Comments are specifically invited on the overall regulatory, economic, environmental, and energy aspects of the rule that might suggest a need to modify the rule. All comments submitted will be available, both before and after the closing date for comments, in the Rules Docket for examination by interested persons. A report that summarizes each FAA-public contact concerned with the substance of this AD will be filed in the Rules Docket.
Commenters wishing the FAA to acknowledge receipt of their comments submitted in response to this action must submit a self-addressed, stamped postcard on which the following statement is made: “Comments to Docket Number 2002-NE-06-AD.” The postcard will be date stamped and returned to the commenter.
This final rule does not have federalism implications, as defined in Executive Order 13132, because it would not have a substantial direct effect on the States, on the relationship between the national government and the States, or on the distribution of power and responsibilities among the various levels of government. Accordingly, the FAA has not consulted with state authorities prior to publication of this final rule.
For the reasons discussed above, I certify that this action (1) is not a “significant regulatory action” under Executive Order 12866; (2) is not a “significant rule” under the DOT Regulatory Policies and Procedures (44 FR 11034, February 26, 1979); and (3) if promulgated, will not have a significant economic impact, positive or negative, on a substantial number of small entities under the criteria of the Regulatory Flexibility Act. A final evaluation has been prepared for this action and it is contained in the Rules Docket. A copy of it may be obtained by contacting the Rules Docket at the location provided under the caption ADDRESSES.Start List of Subjects
List of Subjects in 14 CFR Part 39End List of Subjects
Adoption of the AmendmentStart Amendment Part
Accordingly, pursuant to the authority delegated to me by the Administrator, the Federal Aviation Administration amends part 39 of the Federal Aviation Regulations (End Amendment Part Start Part
PART 39—AIRWORTHINESS DIRECTIVESEnd Part Start Amendment Part
1. The authority citation for part 39 continues to read as follows:End Amendment Part
2. Section 39.13 is amended by adding the following new airworthiness directive:End Amendment Part
2002-10-04 General Electric Company: Amendment 39-12750. Docket No. 2002-NE-06-AD.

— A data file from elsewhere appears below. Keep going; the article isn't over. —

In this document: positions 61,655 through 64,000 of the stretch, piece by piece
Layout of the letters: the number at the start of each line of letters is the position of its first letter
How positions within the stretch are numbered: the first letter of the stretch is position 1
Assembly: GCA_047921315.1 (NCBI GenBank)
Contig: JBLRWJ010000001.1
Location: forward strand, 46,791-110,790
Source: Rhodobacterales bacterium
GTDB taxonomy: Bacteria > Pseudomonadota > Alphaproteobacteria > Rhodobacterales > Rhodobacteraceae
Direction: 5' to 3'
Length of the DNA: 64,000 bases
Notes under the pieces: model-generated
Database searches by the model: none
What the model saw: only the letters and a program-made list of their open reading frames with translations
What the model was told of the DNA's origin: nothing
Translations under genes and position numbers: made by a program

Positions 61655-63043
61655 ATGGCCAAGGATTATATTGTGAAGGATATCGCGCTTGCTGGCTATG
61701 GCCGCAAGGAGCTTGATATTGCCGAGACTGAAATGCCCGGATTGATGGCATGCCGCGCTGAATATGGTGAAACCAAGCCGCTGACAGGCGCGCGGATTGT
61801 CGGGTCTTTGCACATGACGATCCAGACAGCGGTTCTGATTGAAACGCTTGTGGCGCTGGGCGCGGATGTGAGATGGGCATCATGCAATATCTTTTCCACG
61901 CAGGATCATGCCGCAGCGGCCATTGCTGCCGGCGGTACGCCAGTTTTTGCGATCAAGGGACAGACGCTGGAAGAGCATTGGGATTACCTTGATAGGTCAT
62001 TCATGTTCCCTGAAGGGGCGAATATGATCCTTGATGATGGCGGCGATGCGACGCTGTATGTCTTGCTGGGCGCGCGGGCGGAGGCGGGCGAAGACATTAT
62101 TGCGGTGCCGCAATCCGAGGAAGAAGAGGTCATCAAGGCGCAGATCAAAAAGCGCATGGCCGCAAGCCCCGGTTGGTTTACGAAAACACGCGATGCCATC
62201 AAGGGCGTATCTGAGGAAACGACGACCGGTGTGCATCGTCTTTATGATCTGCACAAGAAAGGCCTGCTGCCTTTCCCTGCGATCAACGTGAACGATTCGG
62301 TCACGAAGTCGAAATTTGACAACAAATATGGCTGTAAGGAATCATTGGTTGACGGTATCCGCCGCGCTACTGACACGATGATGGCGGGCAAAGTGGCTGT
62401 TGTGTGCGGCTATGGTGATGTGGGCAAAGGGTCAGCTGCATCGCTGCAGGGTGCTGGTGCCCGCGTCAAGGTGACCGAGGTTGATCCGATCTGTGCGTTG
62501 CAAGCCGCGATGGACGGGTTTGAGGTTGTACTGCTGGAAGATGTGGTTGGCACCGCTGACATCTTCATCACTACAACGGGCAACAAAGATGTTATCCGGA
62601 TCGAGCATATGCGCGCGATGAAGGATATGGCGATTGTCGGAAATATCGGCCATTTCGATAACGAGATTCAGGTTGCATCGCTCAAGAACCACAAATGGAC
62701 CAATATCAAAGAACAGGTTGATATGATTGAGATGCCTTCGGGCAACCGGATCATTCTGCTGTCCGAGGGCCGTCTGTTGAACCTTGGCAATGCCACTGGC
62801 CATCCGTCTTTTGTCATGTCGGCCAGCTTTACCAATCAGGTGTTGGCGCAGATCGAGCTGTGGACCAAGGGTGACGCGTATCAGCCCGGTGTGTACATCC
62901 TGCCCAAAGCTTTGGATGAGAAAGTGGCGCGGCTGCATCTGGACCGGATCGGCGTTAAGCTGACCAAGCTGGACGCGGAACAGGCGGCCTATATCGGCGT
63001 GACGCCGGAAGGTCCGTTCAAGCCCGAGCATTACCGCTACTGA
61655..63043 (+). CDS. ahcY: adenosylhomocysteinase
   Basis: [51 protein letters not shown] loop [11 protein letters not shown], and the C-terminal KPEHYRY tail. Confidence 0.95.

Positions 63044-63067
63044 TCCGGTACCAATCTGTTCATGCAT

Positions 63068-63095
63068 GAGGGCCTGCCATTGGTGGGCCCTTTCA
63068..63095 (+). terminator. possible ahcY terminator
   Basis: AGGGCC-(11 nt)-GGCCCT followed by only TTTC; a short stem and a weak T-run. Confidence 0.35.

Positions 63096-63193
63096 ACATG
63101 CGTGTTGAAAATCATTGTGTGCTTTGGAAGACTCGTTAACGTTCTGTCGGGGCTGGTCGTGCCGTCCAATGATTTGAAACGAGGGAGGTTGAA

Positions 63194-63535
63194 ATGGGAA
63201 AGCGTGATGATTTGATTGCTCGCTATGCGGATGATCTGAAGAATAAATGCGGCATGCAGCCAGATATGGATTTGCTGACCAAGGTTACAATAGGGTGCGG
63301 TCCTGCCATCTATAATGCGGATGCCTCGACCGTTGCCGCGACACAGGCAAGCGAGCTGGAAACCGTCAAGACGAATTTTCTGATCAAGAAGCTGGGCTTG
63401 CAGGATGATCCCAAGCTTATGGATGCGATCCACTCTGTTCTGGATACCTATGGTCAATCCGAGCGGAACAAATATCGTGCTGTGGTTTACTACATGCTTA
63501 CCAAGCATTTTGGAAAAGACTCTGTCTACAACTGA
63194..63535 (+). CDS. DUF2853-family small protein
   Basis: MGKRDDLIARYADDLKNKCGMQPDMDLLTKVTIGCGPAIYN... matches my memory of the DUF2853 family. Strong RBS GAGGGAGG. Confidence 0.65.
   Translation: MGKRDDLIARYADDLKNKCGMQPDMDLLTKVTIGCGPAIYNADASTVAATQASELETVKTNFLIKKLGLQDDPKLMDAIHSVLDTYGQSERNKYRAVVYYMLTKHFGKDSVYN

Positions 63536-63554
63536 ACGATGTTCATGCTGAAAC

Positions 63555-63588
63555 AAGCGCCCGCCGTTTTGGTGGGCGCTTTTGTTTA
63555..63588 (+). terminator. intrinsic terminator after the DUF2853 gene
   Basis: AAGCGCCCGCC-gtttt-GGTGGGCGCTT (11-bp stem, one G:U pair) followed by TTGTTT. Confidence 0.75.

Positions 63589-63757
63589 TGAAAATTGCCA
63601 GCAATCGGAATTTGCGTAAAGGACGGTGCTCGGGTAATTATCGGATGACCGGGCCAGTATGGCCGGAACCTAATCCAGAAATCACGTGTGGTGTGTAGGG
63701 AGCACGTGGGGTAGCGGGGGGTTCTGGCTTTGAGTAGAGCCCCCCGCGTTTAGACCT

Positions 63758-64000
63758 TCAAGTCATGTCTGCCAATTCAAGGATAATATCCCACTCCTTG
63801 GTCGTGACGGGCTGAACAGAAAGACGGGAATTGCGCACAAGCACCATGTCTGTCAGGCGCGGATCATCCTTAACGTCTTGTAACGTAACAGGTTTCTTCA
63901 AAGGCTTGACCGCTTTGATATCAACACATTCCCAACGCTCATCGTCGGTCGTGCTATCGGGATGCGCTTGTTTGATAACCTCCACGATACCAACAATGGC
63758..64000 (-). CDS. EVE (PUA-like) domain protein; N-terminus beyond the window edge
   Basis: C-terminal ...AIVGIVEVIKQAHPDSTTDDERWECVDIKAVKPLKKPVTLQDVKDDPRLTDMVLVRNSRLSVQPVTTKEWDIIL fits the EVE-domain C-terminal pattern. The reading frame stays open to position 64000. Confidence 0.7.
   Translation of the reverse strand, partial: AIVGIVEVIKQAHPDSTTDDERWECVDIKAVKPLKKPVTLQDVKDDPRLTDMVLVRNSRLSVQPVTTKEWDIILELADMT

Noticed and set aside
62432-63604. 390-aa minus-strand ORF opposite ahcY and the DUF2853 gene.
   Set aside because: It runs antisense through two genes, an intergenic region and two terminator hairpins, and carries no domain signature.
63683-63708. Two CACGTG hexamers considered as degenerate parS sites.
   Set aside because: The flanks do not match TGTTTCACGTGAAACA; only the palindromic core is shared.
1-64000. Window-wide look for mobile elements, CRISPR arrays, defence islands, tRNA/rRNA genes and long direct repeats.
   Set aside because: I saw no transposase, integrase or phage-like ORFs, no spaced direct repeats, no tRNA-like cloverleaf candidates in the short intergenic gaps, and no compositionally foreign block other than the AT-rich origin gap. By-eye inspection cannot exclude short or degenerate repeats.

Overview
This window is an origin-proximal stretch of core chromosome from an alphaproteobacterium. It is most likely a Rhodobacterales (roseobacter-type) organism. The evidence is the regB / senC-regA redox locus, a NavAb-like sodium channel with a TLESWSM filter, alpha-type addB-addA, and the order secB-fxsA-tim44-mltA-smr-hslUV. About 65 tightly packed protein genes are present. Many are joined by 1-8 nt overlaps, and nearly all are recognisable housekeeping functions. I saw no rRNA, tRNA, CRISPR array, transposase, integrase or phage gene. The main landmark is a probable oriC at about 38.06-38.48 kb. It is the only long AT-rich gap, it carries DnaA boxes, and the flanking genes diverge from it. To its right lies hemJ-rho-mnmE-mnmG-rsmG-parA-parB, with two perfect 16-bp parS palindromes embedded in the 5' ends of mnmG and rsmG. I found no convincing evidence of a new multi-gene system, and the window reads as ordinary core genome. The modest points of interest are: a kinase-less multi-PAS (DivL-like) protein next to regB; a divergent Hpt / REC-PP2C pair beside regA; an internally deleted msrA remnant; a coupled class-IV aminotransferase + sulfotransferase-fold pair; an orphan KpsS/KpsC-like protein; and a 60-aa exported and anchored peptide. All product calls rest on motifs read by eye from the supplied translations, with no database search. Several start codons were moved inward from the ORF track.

This airworthiness directive (AD) is applicable to General Electric Company CF6-80E1A2 turbofan engines. These engines are installed on, but not limited to, Airbus Industrie A330 series airplanes.
This AD applies to each engine identified in the preceding applicability provision, regardless of whether it has been modified, altered, or repaired in the area subject to the requirements of this AD. For engines that have been modified, altered, or repaired so that the performance of the requirements of this AD is affected, the owner/operator must request approval for an alternative method of compliance in accordance with paragraph (c) of this AD. The request should include an assessment of the effect of the modification, alteration, or repair on the unsafe condition addressed by this AD; and, if the unsafe condition has not been eliminated, the request should include specific proposed actions to address it.
Compliance with this AD is required as indicated, unless already done.
To prevent low cycle fatigue (LCF) cracking and failure of the low pressure turbine rotor (LPTR) shaft, due to exceeding the life limit, which could result in an uncontained engine failure and damage to the airplane, do the following:
(a) Replace LPTR shafts, part number (P/N) 1778M39P01, at or before the shaft accumulates 17,900 cycles-since-new (CSN).
(b) After the effective date of this AD, do not install any LPTR shaft, P/N 1778M39P01, that exceeds 17,900 CSN.
Alternative Methods of Compliance
(c) An alternative method of compliance or adjustment of the compliance time that provides an acceptable level of safety may be used if approved by the Manager, Engine Certification Office (ECO). Operators must submit their requests through an appropriate FAA Principal Maintenance Inspector, who may add comments and then send it to the Manager, ECO.
Information concerning the existence of approved alternative methods of compliance with this airworthiness directive, if any, may be obtained from the ECO.
Special Flight Permits
(d) Special flight permits may be issued in accordance with §§ 21.197 and 21.199 of the Federal Aviation Regulations (14 CFR 21.197 and 21.199) to operate the airplane to a location where the requirements of this AD can be done.
(e) This amendment becomes effective on June 20, 2002.Start Signature
Issued in Burlington, Massachusetts, on May 8, 2002.
Jay J. Pardee,
Manager, Engine and Propeller Directorate, Aircraft Certification Service.
[FR Doc. 02-12050 Filed 5-15-02; 8:45 am]